You eat healthily, exercise regularly, and have mastered the art of stress management.
Yet, for some reason, your athletic performance isn’t improving, and you aren’t recovering as quickly as you have in the past.
You almost feel like your endurance and strength are declining.
As a person who considers themselves physically fit, this can be aggravating.
You want to feel like the time and effort you put in at the gym, on the field, or wherever else you train is productive, effective, and leading to positive results.
The last thing you want is to feel like your hard work is for nothing.
If you’re like most athletes, you’ve probably tried changing up your workouts and tweaking your diet. Maybe you’re even going to bed earlier.
I mean, these changes have always worked for you in the past. Why wouldn’t they work now?
But for some reason, they aren’t.
The reality is...
You can make all the changes in the world, but if your hormones are imbalanced, you probably aren’t going to see the progress you’re looking for.
Hormones are chemical messengers that significantly affect your metabolism and energy levels.
They can affect not only your endurance and strength but also your ability to recover after a tough workout.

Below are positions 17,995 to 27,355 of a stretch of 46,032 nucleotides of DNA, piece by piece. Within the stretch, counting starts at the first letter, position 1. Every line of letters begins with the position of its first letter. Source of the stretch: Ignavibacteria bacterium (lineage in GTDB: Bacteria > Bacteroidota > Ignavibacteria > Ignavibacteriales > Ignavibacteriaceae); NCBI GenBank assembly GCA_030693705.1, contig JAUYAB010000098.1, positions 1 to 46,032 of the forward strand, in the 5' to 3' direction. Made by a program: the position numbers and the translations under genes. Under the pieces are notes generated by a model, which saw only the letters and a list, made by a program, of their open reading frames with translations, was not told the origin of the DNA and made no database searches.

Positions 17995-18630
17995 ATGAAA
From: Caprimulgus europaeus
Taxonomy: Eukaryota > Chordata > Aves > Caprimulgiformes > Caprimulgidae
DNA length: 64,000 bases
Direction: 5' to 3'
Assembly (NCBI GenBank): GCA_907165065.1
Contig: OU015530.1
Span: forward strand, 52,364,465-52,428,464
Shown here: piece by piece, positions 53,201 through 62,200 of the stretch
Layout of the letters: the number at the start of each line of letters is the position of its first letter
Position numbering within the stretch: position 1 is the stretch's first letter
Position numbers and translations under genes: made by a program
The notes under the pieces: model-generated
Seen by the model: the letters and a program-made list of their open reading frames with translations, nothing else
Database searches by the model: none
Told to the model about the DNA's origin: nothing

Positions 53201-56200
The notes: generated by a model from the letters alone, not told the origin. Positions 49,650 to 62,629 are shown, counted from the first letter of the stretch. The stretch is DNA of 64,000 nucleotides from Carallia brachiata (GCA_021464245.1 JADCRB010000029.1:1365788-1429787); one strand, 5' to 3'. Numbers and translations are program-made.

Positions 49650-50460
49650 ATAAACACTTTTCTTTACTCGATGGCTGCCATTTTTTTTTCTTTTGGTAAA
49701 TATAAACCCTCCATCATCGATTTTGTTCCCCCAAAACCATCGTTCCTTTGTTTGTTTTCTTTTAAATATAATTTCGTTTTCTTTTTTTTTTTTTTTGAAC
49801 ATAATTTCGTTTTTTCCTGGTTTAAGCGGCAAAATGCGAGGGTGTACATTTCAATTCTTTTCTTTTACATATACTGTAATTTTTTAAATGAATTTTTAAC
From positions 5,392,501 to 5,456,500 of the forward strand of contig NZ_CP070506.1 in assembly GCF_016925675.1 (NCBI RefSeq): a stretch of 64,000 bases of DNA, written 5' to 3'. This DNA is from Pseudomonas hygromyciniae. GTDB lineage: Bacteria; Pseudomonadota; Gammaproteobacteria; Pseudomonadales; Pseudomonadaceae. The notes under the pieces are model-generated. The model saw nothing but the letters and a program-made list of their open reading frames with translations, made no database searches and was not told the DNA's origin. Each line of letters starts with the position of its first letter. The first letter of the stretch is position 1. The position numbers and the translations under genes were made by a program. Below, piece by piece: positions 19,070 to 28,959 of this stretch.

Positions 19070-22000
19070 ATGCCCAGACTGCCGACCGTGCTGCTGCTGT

What causes hormonal imbalances?
Hormonal imbalances can occur for several reasons.
Medications are one possible explanation for hormonal imbalances. Examples of drugs that can disrupt your hormonal balance include opioids, steroids, oral isotretinoin, and contraceptives.
Medical conditions can also affect your hormones. Diabetes, hyperthyroidism, hypothyroidism, Addison’s disease, and pancreatitis are a few conditions that can disrupt hormone balance.
Overtraining, which occurs when you train too much without adequate rest and recovery, is another common reason athletes experience hormonal imbalances. Hormones like cortisol, the hormone that regulates the stress response and recovery in the body, can increase. And high cortisol can decrease DHEA, which is linked to an increased risk of illness and recovery.
What does hormonal imbalance look like?
In addition to reduced performance and recovery, other signs you may have a hormonal imbalance include:
- Mood swings
- Reduced libido
- Unexplainable weight and energy fluctuations
- Irregular menstrual cycle in women